Homogeneous spaces are topological spaces that locally look everywhere the same. Put in mathematical terms, is *homogeneous* if for any there is an isomorphism

such that .

We can generalize this by not restricting ourselves to a pair of points in the following way:

Let be a cardinal and let be a topological space. We say that is

–*homogeneous* if

1. , and

2. whenever are subsets with and is a bijective map, then there is a homeomorphism such that .

A natural question is now to ask whether for cardinals we have

that there is a space that is -homogeneous, but not -homgeneous.

Joel David Hamkins gave this wonderful partial answer, pointing out that the disjoint union of 2 circles is 1-homogeneous but not 2-homogeneous; and moreover that is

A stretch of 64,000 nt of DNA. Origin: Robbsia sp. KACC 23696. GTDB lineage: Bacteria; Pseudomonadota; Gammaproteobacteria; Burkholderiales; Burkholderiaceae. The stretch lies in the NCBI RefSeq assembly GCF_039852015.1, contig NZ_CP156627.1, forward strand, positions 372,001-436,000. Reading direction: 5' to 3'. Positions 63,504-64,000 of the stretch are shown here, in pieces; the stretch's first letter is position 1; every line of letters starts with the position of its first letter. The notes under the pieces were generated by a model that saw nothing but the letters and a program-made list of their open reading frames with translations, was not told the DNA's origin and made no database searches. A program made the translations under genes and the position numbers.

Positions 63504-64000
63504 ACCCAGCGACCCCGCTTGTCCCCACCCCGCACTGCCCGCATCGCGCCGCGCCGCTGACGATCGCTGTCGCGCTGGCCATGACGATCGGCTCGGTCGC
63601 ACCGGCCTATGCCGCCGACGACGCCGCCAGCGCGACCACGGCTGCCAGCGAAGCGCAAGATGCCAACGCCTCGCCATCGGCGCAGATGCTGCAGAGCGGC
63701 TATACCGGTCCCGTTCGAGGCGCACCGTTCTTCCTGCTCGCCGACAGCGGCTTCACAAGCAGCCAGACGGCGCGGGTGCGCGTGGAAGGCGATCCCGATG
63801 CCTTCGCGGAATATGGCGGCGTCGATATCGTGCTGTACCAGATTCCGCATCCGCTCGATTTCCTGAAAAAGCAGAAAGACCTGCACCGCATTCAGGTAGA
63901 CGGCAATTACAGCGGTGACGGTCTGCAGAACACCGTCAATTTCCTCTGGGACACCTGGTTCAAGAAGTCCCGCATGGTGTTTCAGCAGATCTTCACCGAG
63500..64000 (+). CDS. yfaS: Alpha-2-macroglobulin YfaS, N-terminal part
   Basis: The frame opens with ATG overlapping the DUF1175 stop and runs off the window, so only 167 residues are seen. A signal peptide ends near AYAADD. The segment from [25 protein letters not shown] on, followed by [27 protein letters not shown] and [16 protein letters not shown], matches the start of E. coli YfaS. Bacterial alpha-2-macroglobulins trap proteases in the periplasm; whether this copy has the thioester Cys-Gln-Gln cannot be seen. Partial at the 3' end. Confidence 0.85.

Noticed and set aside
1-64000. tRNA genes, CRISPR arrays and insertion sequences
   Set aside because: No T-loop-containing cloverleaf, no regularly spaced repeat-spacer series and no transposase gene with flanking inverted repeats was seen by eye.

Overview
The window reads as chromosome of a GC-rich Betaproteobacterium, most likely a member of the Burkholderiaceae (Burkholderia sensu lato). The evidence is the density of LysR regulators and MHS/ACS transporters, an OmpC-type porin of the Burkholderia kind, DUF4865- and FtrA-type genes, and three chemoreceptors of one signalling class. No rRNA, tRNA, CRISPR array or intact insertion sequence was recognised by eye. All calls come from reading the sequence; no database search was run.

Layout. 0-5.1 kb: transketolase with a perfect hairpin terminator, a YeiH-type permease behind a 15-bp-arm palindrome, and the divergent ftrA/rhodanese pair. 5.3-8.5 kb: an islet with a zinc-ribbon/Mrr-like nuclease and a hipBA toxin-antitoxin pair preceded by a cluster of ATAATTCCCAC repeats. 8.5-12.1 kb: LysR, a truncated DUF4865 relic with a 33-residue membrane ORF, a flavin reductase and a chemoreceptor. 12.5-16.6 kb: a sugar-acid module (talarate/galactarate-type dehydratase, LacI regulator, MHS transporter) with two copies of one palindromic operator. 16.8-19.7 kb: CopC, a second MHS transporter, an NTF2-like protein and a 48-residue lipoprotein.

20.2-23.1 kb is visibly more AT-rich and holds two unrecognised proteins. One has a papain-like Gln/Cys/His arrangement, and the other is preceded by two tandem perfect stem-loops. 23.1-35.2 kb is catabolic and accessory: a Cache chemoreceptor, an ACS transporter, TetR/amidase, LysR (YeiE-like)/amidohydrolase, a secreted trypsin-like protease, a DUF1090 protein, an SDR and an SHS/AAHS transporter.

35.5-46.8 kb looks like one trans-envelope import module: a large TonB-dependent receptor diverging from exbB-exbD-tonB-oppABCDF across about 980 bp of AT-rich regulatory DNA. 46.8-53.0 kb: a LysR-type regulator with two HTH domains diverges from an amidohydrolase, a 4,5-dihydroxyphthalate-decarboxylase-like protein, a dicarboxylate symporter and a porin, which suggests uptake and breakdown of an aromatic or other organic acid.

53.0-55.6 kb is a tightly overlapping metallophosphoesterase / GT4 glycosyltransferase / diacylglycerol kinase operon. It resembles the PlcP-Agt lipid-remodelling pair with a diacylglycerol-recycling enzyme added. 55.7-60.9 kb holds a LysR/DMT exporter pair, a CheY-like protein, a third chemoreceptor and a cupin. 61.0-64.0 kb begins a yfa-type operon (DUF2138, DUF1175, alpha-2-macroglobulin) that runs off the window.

2-homogeneous but not 3-homogeneous.

Interestingly, neither Joel nor another mathematician, Andreas Blass, who wrote several comments on Joel’s post, could figure out how to continue from there – which gives rise to the following

**Open problem:** For integers , are there spaces that are -homogeneous, but not -homogeneous?

(The question has a positive answer given in Joel’s post for cardinals .)